“If we lose the Sea Grant early detection program, we are going to be in a world of hurt,” said Allen Pleus, coordinator of the Aquatic Invasive Species Program at the Washington Department of Fish and Wildlife. Allen said it would be hard to get along without the trained Crab Team volunteers, who provide the first line of defense for all of Puget Sound.

Emily said she has about 150 volunteers putting out crab traps in every part of Puget Sound, and the number may grow. After last year’s discovery of green crabs in northern Puget Sound, officials from tribes have stepped up to help along with staff from state and federal agencies.

Trapping begins in April and continues into September if the funding holds up. So far this year, traps placed in Padilla Bay — where four crabs were caught last year — have come up empty, Emily said. That’s a good sign, she said, “but we definitely have a different story at Dungeness Spit.” To review last year’s findings, see Water Ways, Oct. 1, 2016.

Unlike Padilla Bay, where the four crabs were few and far between, the 17 crabs caught at Dungeness Spit were all in the same location. Of the first four crabs caught on April 13, two were caught in the same trap on Graveyard Spit, a small spit that juts out from the main Dungeness Spit.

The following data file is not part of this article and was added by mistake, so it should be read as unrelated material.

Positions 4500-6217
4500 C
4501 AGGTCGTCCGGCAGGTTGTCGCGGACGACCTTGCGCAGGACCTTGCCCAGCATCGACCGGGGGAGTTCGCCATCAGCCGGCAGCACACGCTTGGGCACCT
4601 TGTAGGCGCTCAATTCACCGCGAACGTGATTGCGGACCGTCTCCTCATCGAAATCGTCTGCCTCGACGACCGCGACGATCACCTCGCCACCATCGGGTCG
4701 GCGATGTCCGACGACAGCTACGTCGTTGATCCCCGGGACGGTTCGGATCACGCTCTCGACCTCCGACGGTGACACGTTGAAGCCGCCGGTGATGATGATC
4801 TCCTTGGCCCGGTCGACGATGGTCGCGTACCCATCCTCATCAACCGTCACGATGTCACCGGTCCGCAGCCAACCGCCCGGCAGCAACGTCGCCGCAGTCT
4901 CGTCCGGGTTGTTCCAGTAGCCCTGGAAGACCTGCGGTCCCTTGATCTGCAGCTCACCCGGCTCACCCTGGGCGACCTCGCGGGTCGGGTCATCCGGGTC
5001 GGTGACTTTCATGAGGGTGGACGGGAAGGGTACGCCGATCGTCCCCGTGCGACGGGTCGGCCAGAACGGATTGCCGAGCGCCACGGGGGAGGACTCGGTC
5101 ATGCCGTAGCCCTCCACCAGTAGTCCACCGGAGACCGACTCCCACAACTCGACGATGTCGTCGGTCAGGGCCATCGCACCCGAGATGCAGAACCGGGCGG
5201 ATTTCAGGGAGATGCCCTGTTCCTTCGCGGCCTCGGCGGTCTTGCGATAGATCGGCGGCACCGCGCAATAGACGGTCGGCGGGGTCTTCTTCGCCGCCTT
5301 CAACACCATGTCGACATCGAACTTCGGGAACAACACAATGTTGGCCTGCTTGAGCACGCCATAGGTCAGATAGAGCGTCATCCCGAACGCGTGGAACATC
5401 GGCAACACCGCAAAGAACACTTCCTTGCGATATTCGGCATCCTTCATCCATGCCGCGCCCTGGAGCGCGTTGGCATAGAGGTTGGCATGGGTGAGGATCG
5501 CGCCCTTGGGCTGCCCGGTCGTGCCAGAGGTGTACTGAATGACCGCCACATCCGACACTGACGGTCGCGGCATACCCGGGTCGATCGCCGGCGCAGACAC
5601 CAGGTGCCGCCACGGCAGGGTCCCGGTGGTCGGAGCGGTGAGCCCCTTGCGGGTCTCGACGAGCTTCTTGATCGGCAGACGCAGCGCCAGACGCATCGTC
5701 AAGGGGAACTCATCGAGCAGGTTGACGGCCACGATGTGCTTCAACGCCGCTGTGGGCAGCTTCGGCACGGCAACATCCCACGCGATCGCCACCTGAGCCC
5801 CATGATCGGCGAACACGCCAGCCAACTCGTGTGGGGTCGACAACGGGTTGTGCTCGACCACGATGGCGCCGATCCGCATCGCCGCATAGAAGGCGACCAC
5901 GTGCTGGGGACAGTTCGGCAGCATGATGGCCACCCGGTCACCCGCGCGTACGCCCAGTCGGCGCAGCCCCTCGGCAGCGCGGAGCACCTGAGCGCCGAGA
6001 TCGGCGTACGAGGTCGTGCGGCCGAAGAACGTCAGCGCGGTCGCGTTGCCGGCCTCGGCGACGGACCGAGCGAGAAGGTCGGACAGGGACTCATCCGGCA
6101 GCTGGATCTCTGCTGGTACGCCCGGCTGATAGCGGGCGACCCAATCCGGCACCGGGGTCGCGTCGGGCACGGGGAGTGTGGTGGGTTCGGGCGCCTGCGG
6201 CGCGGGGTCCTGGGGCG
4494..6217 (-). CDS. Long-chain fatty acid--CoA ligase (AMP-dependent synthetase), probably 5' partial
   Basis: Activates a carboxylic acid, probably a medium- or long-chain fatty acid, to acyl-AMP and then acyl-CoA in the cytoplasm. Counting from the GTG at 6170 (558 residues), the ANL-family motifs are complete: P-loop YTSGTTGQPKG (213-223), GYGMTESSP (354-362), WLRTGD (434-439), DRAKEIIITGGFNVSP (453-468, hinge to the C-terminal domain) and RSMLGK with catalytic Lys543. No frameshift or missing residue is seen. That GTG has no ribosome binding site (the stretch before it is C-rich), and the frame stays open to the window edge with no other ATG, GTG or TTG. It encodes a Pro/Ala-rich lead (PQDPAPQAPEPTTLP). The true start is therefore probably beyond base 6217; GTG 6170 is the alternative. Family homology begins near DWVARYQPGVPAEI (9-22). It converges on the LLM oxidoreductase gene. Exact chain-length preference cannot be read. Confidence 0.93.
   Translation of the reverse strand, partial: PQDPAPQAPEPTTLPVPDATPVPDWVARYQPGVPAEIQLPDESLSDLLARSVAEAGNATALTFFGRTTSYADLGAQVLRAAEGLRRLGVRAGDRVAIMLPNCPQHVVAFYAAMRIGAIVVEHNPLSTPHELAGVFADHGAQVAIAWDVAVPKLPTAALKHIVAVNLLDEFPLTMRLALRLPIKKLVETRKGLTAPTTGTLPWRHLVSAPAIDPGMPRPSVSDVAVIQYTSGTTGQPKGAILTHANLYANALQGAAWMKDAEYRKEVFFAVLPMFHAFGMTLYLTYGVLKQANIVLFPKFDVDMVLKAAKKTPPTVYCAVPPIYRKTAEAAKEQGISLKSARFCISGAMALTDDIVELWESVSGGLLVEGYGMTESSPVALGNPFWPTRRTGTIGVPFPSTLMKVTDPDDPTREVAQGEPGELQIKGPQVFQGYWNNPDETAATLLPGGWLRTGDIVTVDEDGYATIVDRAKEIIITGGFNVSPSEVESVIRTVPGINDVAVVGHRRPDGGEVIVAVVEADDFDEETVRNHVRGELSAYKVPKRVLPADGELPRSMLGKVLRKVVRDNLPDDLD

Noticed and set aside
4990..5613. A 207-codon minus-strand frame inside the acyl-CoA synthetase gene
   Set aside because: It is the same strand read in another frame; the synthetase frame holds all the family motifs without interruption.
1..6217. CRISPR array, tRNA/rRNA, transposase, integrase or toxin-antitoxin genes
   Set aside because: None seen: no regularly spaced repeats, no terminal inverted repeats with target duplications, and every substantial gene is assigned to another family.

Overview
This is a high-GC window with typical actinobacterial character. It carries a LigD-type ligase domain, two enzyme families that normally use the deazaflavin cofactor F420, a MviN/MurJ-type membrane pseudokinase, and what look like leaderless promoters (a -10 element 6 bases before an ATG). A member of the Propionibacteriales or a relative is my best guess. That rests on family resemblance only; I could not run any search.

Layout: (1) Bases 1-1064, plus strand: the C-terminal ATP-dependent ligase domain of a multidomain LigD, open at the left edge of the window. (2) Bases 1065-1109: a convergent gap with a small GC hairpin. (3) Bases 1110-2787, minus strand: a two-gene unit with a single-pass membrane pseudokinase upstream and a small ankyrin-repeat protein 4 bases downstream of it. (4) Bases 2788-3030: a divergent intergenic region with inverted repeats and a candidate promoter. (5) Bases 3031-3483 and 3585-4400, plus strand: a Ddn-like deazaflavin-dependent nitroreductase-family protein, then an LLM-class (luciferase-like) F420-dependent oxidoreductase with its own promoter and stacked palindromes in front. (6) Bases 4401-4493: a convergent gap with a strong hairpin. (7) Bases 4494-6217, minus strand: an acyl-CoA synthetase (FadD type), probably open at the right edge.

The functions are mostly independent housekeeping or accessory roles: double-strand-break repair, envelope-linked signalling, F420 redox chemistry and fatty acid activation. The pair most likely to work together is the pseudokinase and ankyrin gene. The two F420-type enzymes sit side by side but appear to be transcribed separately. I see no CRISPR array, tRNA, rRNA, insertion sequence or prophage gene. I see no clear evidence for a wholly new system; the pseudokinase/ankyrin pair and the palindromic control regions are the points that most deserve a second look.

More traps were placed in that general area — up to 52 traps at one time. Three more crabs were caught on April 18, then five more on April 19, one on April 20, and then three more yesterday, along with a discarded shell.

“If we can trap them down to make it harder for the males and females to find each other, that is the best we can do,” Allen told me.

The trapping at Dungeness Spit is being done with staff and volunteers from the U.S. Fish and Wildlife Service, which oversees the Dungeness National Wildlife Refuge.

Anyone can look for green crabs and help control their spread while visiting salt marshes and shallow pocket estuaries. People are asked to leave all crabs in place and follow the instructions to email a photograph of a suspect crab to the Crab Team. For identifying information, visit the Crab Team website.

Crab Team training will foster the upcoming hunt for green crab invaders

A European green crab invasion may be taking place in Puget Sound, and Washington Sea Grant intends to enhance its Crab Team this summer with more volunteers looking in more places than ever before.

The second European green crab identified in Puget Sound was found in Padilla Bay, where three others were later trapped.
Photo: Padilla Bay Reserve

Training is about to get underway, and anyone with an interest in furthering science while being exposed to the wonders of nature may participate. It’s not always good weather, but I’ve been inspired by the camaraderie I’ve witnessed among dedicated volunteers.

The work involves going out to one or more selected sites each month from April into September with a team of two to four other volunteers. It is helpful to have folks who can carry the crab traps, plastic bins and other equipment. For details, check out the Washington Sea Grant website.